Bottineau Transitway Draft Environmental Impact Statement
And working out that route wasn’t exactly easy. Hennepin County ultimately rejected an alignment that would have had the train shooting through the North Side along Penn Avenue, cutting up the neighborhood and requiring the demolition of 150 houses. The more politically acceptable route, B-C-D1, has its own problems. For one, it travels alongside Wirth Park. More important, in my mind, its path, through relatively low-density neighborhoods, may make it less useful to residents.
The Met Council is projecting a daily ridership of 27,000, but that won’t happen unless Met Transit realigns bus routes to collect people and drop them at stations, says James Erkel, director of the Land Use and Transportation Program at the Minnesota Center for Environmental Advocacy. (To help build ridership, he’s advocating the creation of a circulator bus system for passengers in North Minneapolis that would be called the Northside Hip Hop — but more about that another day.)
Last year, Bottineau had a near-death experience when the Golden Valley City Council rejected the route. (All the towns along the line have to approve it for the project to go ahead.) In December, however, a council member switched her vote. The argument that won her over, says Mayor Shep Harris, who is pro-LRT, was that a vote for the line did not make it a done deal. But it would release funds from the Met Council to conduct what he describes as “all the exhaustive studies and analysis” needed to answer officials’ and residents’ questions.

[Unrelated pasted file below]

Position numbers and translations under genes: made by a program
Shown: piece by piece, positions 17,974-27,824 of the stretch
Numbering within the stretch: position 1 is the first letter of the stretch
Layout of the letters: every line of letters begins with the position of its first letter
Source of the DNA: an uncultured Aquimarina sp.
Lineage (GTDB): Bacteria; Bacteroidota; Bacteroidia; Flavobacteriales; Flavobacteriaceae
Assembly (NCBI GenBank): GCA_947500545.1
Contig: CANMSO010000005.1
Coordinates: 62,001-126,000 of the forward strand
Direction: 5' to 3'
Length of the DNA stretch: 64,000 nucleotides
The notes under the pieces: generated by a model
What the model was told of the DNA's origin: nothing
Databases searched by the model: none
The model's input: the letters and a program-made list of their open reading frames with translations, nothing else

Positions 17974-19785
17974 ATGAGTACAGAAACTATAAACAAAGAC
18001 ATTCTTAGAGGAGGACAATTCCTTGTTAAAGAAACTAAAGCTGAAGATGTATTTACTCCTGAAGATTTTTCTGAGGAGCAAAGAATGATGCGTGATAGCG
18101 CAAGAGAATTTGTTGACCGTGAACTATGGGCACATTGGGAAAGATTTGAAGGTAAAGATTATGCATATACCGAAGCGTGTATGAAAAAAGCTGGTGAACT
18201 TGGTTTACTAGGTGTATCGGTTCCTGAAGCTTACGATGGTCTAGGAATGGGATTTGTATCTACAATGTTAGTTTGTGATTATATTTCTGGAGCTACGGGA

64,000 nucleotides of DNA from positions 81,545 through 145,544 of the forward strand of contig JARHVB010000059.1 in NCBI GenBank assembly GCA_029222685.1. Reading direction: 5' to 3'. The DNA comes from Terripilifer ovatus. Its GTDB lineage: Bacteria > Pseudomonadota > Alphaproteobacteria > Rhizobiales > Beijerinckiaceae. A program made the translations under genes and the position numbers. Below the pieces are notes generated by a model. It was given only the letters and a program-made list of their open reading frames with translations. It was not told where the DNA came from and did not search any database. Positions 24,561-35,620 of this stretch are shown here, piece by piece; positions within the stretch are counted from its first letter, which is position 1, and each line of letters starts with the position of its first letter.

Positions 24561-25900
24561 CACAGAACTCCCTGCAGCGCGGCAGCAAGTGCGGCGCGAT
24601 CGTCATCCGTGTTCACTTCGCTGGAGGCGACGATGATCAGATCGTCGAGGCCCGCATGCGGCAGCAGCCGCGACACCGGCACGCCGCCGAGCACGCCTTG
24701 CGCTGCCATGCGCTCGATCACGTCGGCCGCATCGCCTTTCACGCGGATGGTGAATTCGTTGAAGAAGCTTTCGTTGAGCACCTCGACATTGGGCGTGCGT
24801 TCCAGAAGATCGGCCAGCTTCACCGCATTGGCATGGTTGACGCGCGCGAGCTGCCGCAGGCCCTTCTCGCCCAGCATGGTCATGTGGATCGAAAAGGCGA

Years of such planning and fussing lie ahead. Under the Met Council’s best scenario, we won’t be boarding the Bottineau LRT for another eight or nine years. According to public relations manager Bonnie Kollodge, preliminary engineering and final environmental review will take two to three years, final design one to two years and construction three to four years.
Money, money, money
But a big question hangs over the line — funding. The Counties Transit Improvement Tax and the Hennepin County Railroad Authority will together supply 40 percent of the dough. But the state has to kick in 10 percent. The money could come from Gov. Mak Dayton’s proposed seven-county transit tax, but outstate legislators, says Erkel, are unlikely to pass that unless they get money for roads, which is desperately needed since the state gax tax is now insufficient to finance what needs to be done.
State Sen. Scott Dibble (DFL-Minneapolis) put forward a fix: a 7.5 cent-a-gallon increase in the gas tax to pay for highways and a half-cent increase in the sales tax in the seven-county area to be served by mass transit. That proposal was left for dead the other day in the Taxes Committee, killed by members of Dibble’s own party who wanted to leave transportation where it is — which is nowhere.
Even if state lawmakers eventually get their act together, there are huge challenges in winning federal funding. Bottineau would be financed under the Federal Transportation Administration’s New Starts program, which requires cities to compete for grants. This year new transit legislation expanded eligibility of projects but kept funding flat; so more communities will be competing for the same amount of money.
“There are many scenarios under where Bottineau will get stalled,” says Mayor Harris. “My hope is that it won’t get stalled forever.”